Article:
The solution cannot be either a reiteration of the gospel of niceness or a quest to become relevant in a society which is uninterested. Rather, Dean’s study suggests at least one alternative. The parents whose children are most likely to be able to articulate and understand their own faith are parents whose children have seen them make some type of radical life-style decisions which are directly tied to their faith convictions. While teens might roll their eyes and complain about their parents being “weird,” it is the parents who make the radical choices that run counter to the culture, but along with the teaching of Christ, whose children stay involved in the church.

I’ve thought of Dean’s work as I followed the on-line kerfuffle following Ann Coulter’s condemnation of the American health workers working for Samaritan’s purse a few weeks ago: “Ebola Doc’s Condition Downgraded to ‘Idiotic’.” In Coulter’s condemnation of these Christians’ choices to risk their lives, I heard the echoes of moralistic therapeutic deism, which has infected the church for some time but is only now bearing its inevitable fruit. I’ve also thought of it as I followed the media coverage surrounding Pope Francis. While secular journalists often seem to misunderstand his theological statements, they are fascinated by his commitment to a Christianity which involves genuine commitment and radical sacrifice. But where does this leave me? Jesus doesn’t seem to call me to leave my academic studies to go to Africa. My husband and I have not yet been blessed by children to model radical commitment to the gospel. I realize, however, that I am surrounded by Christians living out this radical commitment in different and unique ways.

An elderly widow in my parish lived modestly her entire life in order to make an almost six figure endowment earmarked for mission and outreach to the parish. Although others have told her she is wasting her money giving to a church in a town with a declining population and no interest in church-going, she gave…and the church continues on.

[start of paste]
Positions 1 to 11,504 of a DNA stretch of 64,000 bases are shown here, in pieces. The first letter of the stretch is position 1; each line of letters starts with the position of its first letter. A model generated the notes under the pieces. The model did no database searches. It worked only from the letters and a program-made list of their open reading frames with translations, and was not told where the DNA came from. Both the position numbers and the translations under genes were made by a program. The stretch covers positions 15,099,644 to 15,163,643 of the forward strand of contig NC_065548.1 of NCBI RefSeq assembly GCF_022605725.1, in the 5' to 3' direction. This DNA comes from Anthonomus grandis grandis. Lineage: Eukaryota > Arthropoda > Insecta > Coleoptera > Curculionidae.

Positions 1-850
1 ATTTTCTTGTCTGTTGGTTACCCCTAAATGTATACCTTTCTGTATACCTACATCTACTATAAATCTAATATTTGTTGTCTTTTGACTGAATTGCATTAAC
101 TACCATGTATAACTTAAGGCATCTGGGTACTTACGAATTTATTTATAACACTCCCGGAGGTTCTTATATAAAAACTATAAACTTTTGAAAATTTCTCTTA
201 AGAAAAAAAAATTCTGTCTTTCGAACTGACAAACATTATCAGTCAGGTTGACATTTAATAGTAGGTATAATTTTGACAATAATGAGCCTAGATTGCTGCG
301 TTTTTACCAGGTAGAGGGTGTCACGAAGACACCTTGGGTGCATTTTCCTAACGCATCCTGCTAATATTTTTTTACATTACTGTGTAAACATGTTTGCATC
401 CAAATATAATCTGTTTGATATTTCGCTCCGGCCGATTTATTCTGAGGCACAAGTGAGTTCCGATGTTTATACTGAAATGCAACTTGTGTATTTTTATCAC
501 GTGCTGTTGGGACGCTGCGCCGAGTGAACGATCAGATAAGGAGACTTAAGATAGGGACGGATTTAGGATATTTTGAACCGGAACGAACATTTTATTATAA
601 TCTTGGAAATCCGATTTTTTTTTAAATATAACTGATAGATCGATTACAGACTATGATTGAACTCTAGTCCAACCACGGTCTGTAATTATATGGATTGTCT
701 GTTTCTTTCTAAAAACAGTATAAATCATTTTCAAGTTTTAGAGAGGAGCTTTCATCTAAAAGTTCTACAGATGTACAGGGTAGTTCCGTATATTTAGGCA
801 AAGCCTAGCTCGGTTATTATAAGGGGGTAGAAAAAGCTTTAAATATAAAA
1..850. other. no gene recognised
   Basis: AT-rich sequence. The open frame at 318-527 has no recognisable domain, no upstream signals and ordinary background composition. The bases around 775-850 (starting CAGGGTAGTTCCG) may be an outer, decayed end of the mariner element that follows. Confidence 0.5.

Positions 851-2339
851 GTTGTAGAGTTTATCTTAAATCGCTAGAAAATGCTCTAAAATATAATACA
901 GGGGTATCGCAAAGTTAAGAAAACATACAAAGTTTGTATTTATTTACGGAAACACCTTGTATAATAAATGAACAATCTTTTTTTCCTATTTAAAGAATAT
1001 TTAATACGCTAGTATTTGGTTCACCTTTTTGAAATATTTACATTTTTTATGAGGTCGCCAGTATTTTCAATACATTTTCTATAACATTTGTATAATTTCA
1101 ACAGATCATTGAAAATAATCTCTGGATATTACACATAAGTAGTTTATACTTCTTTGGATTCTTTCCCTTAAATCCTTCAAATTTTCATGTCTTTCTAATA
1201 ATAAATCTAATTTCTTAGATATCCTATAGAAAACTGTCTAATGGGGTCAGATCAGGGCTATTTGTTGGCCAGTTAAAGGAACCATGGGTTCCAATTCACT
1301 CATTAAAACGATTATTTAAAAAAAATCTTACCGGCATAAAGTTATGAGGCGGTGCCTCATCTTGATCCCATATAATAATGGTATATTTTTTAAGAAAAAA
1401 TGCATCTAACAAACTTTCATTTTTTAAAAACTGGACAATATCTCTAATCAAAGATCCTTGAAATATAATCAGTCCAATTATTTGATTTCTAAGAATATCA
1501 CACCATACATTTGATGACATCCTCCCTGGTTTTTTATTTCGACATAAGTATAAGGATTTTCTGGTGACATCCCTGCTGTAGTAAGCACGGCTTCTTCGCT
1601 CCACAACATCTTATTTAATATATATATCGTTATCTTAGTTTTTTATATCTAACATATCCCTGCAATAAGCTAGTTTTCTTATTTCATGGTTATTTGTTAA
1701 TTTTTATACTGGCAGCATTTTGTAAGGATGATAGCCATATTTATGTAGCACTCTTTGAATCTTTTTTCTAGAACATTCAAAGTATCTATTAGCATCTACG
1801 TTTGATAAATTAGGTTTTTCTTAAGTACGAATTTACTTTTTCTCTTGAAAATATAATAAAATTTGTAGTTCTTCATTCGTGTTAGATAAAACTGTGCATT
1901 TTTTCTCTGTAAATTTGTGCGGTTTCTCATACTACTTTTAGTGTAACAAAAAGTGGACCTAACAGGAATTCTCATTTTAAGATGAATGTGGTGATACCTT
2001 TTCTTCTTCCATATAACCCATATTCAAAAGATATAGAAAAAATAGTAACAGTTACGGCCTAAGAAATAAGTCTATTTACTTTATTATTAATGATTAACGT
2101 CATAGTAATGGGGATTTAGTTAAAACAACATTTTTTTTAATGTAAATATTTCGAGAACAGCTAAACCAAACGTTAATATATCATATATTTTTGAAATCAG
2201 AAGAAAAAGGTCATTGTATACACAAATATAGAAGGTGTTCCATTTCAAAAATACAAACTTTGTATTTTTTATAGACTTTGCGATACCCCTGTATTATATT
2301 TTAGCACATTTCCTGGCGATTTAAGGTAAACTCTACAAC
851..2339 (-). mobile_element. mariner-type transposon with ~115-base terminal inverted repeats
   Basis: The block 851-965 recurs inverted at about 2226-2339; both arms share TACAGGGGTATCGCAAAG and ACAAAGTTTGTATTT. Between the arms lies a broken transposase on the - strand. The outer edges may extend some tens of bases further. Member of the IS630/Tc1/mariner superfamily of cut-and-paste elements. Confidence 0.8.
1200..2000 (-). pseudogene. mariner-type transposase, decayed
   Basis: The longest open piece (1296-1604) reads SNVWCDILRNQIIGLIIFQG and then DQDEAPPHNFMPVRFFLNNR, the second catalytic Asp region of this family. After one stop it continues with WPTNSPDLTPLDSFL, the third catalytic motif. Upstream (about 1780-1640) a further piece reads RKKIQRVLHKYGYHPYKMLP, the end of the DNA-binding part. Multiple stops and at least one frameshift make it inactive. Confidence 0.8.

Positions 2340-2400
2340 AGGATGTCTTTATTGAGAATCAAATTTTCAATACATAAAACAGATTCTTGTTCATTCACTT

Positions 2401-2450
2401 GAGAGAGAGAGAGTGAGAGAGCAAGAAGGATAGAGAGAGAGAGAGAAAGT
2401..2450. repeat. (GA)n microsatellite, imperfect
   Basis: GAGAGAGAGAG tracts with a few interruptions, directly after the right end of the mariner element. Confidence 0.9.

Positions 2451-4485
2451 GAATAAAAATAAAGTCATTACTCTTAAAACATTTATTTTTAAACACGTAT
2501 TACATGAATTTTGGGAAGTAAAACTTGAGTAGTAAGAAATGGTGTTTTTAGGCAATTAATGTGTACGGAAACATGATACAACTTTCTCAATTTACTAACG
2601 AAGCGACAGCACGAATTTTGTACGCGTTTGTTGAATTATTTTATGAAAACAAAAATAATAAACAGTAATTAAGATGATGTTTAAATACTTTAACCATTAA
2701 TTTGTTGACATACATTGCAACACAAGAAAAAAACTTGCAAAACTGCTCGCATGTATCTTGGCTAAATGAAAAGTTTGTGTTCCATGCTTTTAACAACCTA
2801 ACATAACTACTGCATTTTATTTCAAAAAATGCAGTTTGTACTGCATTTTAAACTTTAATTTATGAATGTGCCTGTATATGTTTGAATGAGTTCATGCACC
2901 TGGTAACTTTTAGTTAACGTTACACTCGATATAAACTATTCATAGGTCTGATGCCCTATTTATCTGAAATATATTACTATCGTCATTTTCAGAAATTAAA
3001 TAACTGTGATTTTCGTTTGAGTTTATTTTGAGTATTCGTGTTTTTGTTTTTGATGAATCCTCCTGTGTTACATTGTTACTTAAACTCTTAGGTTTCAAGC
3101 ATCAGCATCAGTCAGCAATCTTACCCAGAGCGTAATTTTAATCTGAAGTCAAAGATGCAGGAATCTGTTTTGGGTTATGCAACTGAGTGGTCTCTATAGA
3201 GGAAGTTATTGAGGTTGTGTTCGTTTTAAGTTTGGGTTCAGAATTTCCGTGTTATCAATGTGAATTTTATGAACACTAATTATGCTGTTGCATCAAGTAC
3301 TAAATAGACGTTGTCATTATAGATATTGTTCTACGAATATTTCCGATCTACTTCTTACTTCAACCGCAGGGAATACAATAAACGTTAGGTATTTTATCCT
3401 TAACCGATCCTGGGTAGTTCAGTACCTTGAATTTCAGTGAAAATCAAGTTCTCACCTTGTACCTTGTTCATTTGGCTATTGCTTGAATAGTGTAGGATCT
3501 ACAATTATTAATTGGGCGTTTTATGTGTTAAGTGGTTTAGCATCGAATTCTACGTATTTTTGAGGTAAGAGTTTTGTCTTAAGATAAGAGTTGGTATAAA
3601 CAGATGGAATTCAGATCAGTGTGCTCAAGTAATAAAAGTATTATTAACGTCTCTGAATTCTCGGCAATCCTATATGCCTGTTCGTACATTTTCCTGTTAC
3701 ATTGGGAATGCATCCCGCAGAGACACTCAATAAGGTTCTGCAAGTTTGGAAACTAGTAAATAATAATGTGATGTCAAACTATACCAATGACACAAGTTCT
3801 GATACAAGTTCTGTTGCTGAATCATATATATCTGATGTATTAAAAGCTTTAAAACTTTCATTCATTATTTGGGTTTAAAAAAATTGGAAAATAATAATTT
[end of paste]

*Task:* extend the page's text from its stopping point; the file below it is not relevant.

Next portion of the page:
A colleague in my program takes time away from her theological studies to volunteer every Friday with adults with cognitive disabilities. These are the people that other academics (like Richard Dawkins) argue should never have been permitted to be born, but she goes…and begins to write of a new way that the people she serves bless the church and her.

Then there are my former InterVarsity Christian fellowship co-workers who are committed to living out a winsome witness in campus ministry even on campuses where the administration has made it clear that Christians who subscribe to traditional doctrine are no longer welcome. It hasn’t been easy to have doors slammed in their face, their claims ridiculed, and their integrity questioned…but they go, and whole campuses begin to catch on fire for the gospel.

When I look at these actions, I see a church no longer dying. I see the fruit of the gospel. I see that, even out of the stones, God can raise up children for Abraham.




About The Author

Elisabeth is assistant professor of moral theology at Nashotah House Theological Seminary. She received her PhD in Theology from the University of Notre Dame, where her dissertation focused on reclaiming the theological jurisprudence of the 16th-century Spanish theologian and legal scholar, Francisco Suárez.

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3 Responses

  1. David Bumsted

    Thank you for this. I’ve been working as a youth minister over the past year or so. One thing I am always amazed by as how many times our students really want to know more about the deeper things of theology, and especially how those things are tied to living out a Christian life.